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NCUA Vice Chairman Kyle S. Hauptman Statement on the Share Insurance Fund’s Normal Operating Level

December 2022
NCUA Vice Chairman Kyle S. Hauptman Statement on the Share Insurance Fund’s Normal Operating Level
Kyle S. Hauptman

NCUA Vice Chairman Kyle S. Hauptman during an open Board meeting in 2022.

As Prepared for Delivery on December 15, 2022

Thank you, Mr. Chairman, and thanks to Amanda, David, and Andy for the briefing.

Just to review, the Normal Operating Level (NOL), as described in the Federal Credit Union Act, can be set by the NCUA Board from 1.20 percent to 1.50 percent. The NOL is our desired level of equity in the Share Insurance Fund. The NCUA Board has the discretion to assess a premium when the equity ratio falls below 1.30, but only to bring the ratio up to 1.30 as allowed by the Federal Credit Union Act.

The 1.33 Normal Operating Level represents the point at which the Share Insurance Fund is required to return funds back to insured credit unions should the equity ratio exceed 1.33. Now a few months back, I voted, along with the rest of the Board, to lower the NOL to 1.33 from 1.38, where it had been for several years. Now I don’t pretend to know that 1.33 is the magic, perfect Net Operating Level. I do know that, for the moment, moving it from 1.38 to 1.33 is a moot point because the Fund isn’t close to either number. And if someday we wind up back in that range, the correct NOL level will be a high-class problem to worry out. Given the current rate environment, I do not believe any of us believes we will be getting close to that number. That said, every basis point over 1.30 represents money credit unions could put to good use.

I appreciate the additional information on how the Normal Operating Level is calculated. We need more of this kind of transparency. In the spirit of more transparency, I ask that we acknowledge our responsibility to show why 1.30 is not adequate — as I said, every basis point over 1.30 is money credit unions could be investing in their members.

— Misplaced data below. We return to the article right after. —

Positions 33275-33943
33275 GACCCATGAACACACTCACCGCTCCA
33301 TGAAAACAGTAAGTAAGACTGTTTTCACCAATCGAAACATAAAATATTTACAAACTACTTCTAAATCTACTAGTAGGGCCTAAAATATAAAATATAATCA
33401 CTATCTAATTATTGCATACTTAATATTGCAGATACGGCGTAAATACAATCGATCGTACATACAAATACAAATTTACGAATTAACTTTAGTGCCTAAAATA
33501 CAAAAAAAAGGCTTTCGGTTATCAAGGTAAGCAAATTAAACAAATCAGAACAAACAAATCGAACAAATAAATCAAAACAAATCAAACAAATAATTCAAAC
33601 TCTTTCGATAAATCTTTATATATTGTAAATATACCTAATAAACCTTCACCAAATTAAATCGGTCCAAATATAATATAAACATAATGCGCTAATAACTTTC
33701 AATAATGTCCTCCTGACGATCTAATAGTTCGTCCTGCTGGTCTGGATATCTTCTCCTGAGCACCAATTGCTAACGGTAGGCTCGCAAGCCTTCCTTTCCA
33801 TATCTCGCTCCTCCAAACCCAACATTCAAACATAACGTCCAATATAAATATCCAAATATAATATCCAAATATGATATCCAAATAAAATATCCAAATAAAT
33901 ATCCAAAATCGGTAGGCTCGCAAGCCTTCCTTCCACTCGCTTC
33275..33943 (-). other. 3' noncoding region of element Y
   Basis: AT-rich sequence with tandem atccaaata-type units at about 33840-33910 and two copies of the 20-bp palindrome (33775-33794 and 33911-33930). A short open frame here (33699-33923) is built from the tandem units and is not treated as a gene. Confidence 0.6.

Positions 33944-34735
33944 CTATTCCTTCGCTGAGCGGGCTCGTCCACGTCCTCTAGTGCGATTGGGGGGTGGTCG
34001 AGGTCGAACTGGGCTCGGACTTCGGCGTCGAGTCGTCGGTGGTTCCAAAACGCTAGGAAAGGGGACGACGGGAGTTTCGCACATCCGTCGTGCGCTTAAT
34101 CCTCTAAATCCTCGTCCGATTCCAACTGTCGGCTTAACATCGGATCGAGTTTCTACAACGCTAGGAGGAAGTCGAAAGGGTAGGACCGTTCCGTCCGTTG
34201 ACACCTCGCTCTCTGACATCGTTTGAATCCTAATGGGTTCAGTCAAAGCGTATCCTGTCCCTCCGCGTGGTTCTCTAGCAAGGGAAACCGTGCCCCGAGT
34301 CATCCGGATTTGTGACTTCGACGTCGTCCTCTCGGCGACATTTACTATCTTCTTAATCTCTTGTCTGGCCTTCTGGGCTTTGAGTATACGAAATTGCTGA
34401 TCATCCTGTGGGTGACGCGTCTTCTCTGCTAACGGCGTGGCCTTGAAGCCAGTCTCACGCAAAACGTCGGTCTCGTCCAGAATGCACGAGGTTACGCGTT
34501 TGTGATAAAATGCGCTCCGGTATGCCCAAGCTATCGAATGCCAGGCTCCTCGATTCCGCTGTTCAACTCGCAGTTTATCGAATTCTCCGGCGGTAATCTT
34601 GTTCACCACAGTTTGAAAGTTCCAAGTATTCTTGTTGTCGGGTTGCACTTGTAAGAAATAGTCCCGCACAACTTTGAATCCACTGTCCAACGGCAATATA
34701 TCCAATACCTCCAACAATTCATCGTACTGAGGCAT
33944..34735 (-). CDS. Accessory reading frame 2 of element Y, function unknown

It’s worth emphasizing that credit unions are doing their part. I would like us to recognize this fact via finding ways to factor actual losses incurred into our loss reserves calculation. After all, the higher the loss reserves, the lower the equity ratio. More importantly, the actual losses incurred year-over-year may be a decent predictor of the fund’s reserve needs. But of course, I acknowledge that insurance isn’t about normal circumstances. The whole point of insurance is for the unexpected, the unusual, the chaotic.

One additional factor in determining the adequate level of the fund’s equity is how well we manage our budget. Coincidentally, the budget is also on today’s agenda. The cost of managing the risk in the fund directly impacts the equity ratio. The more NCUA spends on itself, the lower the equity ratio. NCUA can’t, in good conscience, spend additional millions on programming for ourselves, the 4 1,200 NCUA employees, while also claiming our Insurance Fund needs more cash.

I realize today’s briefing is strictly about the Normal Operating Level calculation, but I hope you’re picking up what I’m putting down.

Lastly, I’d like to recall our meeting in January of 2021, right after the second COVID stimulus bill was passed. At the time, the equity ratio had dropped considerably due to all that cash flooding the country, creating billions in deposits that NCUA had to insure. Our other problem back then was how little we were earning on our investments since Treasury yields were so low. But at that meeting, two years ago, I suggested that one of those problems might help fix the other. What I said was that all the stimulus spending because it was entirely deficit-financed, (i.e., all that spending was with money the government borrowed) that spending should push Treasury yields higher, thus our new investments would start earning higher interest rates.

I just want to note that that is, in fact what has happened. The real world doesn’t always immediately follow textbook economics. But the laws of economics eventually prevail, since economics is like physics: for every action there is an equal and opposite reaction. I also understand why people make fun of us economist types for always saying “on the one hand, this will happen, but on the other hand…” That’s why President Truman said, “Find me a one-handed economist.”

Thank you, Mr. Chairman, this concludes my remarks. I have a couple of questions.

So, in your presentation, I believe you indicated that the cumulative 5-year losses during the hypothetical moderate recession scenario would be around $540 million in total. How does that compare to last year’s estimate of losses during the five-year window?

Can you point to a time when a 1.30 percent NOL wasn’t sufficient, and what did we do to make up the difference?

Can you provide some additional rationale as to why we may need to set the normal operating level higher than 1.30 percent?

Kyle S. Hauptman Share Insurance Fund
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